Report: Federal Judiciary Misused PACER Fees, Judge Says in Class Action Ruling
The federal judiciary misused millions of dollars in fees derived from an electronic public web portal for court documents to fund certain programs that federal law did not allow, a Washington judge ruled on Saturday.
U.S. District Judge Ellen Segal Huvelle said the United States is liable for certain improper expenses that violated the E-Government Act of 2002. The ruling came in a class action that alleged the judiciary’s administrative office set fees too high for the online portal Public Access to Court Electronic Records, commonly known as PACER.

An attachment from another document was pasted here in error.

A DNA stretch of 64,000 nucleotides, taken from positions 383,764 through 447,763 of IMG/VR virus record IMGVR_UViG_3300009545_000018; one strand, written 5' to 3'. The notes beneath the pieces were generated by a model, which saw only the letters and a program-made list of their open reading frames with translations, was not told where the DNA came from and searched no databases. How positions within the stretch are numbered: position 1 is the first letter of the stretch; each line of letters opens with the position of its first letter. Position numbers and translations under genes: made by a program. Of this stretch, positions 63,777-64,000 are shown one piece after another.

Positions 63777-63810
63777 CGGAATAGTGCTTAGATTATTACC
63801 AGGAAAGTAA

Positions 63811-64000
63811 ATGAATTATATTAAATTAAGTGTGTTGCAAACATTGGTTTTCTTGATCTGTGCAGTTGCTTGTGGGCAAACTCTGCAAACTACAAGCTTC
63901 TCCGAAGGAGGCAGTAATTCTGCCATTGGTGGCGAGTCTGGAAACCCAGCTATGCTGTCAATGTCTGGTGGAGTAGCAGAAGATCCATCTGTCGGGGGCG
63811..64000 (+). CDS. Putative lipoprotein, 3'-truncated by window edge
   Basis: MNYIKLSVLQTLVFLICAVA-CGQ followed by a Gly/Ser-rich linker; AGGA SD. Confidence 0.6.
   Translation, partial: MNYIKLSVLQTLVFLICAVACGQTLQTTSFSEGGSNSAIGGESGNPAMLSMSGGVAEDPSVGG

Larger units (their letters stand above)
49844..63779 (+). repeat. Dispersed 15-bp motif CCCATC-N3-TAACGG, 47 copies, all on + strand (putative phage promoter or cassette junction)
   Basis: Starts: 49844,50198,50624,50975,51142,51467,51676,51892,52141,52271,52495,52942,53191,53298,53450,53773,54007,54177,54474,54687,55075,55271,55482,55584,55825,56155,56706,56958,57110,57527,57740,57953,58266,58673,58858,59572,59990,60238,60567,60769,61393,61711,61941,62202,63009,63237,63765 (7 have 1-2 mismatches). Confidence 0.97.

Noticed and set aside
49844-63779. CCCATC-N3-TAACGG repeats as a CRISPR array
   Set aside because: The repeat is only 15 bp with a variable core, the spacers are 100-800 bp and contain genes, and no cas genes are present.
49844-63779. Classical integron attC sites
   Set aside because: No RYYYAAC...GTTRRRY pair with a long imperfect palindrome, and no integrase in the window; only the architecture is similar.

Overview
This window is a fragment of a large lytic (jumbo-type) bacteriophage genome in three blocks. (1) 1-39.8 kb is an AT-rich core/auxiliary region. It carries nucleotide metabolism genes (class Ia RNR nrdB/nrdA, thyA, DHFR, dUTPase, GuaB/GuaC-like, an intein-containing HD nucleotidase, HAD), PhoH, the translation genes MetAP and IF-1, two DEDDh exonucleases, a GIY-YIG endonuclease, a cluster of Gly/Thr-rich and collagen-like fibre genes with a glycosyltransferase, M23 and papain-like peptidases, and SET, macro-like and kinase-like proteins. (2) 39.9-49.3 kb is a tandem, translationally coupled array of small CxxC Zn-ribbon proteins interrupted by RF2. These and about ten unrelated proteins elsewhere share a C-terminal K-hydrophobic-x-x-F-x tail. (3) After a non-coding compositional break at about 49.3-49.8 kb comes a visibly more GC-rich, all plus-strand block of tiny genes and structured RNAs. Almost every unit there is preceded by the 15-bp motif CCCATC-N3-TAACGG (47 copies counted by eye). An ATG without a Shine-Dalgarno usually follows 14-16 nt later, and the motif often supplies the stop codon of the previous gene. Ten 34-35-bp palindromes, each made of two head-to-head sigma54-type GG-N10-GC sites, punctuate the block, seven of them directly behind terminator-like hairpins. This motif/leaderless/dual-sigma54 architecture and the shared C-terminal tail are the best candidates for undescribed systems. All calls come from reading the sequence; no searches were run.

Huvelle turned down the challengers’ argument that PACER fees must be restricted solely to the marginal cost of running PACER itself, and she dismissed the government’s position that the judiciary has latitude to spend PACER fees on broad programs that might benefit some members of the public but not all.
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About Gary Price
Gary Price (email@example.com) is a librarian, writer, consultant, and frequent conference speaker based in the Washington D.C. metro area. He earned his MLIS degree from Wayne State University in Detroit. Price has won several awards including the SLA Innovations in Technology Award and Alumnus of the Year from the Wayne St. University Library and Information Science Program. From 2006-2009 he was Director of Online Information Services at Ask.com.